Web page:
• The period of low solar activity could start between 2030 and 2040

..Forget global warming – the Earth may soon be plunged into a 250-year cooling period, scientists have claimed.
Russian climate experts believe that every 200 years the Sun’s activity temporarily wanes and it emits less heat.
They believe this ‘cooling period’ could cause the earth’s average temperature to fall by several degrees.
 
Scientists believe that every 200 years the Sun emits less heat, resulting in a big freeze
The last time this occurred was between 1650 and 1850 – a period known as the ‘Little Ice Age’.
At the time, most of Britain’s rivers would freeze over during the bitter winters.
Contemporary paintings show people could even cross the Thames using ice skates.

The next ‘cooling period’ is scheduled to start between 2030 and 2040.
But scientists from Pulkovo Observatory in St Petersburg think the cold period is unlikely to be as harsh as the last one.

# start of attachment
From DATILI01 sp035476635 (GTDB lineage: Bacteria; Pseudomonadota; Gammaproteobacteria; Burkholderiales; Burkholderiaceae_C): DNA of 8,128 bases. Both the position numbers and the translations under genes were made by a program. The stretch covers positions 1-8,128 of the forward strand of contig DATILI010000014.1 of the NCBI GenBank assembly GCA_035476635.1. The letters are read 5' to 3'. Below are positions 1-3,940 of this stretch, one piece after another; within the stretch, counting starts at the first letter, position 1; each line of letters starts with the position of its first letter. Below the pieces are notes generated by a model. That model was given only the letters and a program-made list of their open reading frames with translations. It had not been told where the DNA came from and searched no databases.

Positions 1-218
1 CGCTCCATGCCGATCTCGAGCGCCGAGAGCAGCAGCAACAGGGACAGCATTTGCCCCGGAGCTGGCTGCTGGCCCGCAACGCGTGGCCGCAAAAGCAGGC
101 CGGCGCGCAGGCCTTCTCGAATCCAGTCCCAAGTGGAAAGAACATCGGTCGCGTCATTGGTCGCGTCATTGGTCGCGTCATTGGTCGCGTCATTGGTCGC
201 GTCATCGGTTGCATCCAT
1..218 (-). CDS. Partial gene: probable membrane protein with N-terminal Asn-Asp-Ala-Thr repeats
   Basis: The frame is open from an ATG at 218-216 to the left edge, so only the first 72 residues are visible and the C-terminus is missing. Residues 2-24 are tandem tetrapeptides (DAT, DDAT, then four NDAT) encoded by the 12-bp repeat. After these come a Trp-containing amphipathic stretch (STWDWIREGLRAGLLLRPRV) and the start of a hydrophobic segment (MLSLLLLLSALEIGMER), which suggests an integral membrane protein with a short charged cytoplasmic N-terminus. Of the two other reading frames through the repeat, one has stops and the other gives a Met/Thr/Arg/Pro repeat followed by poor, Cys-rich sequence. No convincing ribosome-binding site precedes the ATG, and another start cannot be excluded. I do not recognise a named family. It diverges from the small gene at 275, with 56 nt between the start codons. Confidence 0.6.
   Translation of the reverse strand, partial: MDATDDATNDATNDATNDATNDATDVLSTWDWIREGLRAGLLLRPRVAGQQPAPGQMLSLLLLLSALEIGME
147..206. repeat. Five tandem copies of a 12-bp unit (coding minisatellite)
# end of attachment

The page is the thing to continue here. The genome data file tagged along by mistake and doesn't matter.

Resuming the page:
Researcher Yuri Nagovitsyn said: ‘Evidently, solar activity is on the decrease.
‘In this respect, we could be in for a cooling period that lasts 200 to  250 years.

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A brave new world lies ahead!

A brave new world lies ahead!

A report has warned that climate change is likely to push viticulture into new areas with potentially “disastrous” consequences for several endangered animal species.
Credit: Conservation-International photo-by-Russell-A.-Mittermeier
Published in the Proceedings of the National Academy of Sciences (PNAS), the study claims to be “the first ever worldwide analysis of the impacts of climate change on wine production and conservation.”

The international team of researchers led by Conservation International warned that in certain parts of the world the area suitable for wine production is due to shrink by “as much as 73% by 2050”, with particular pressure on local water resources.

A Google Earth “flyover” (see video below) compiled by the report’s authors shows a significant northerly shift for Europe’s viticultural regions, putting even areas such as Bordeaux and the Rhône under threat.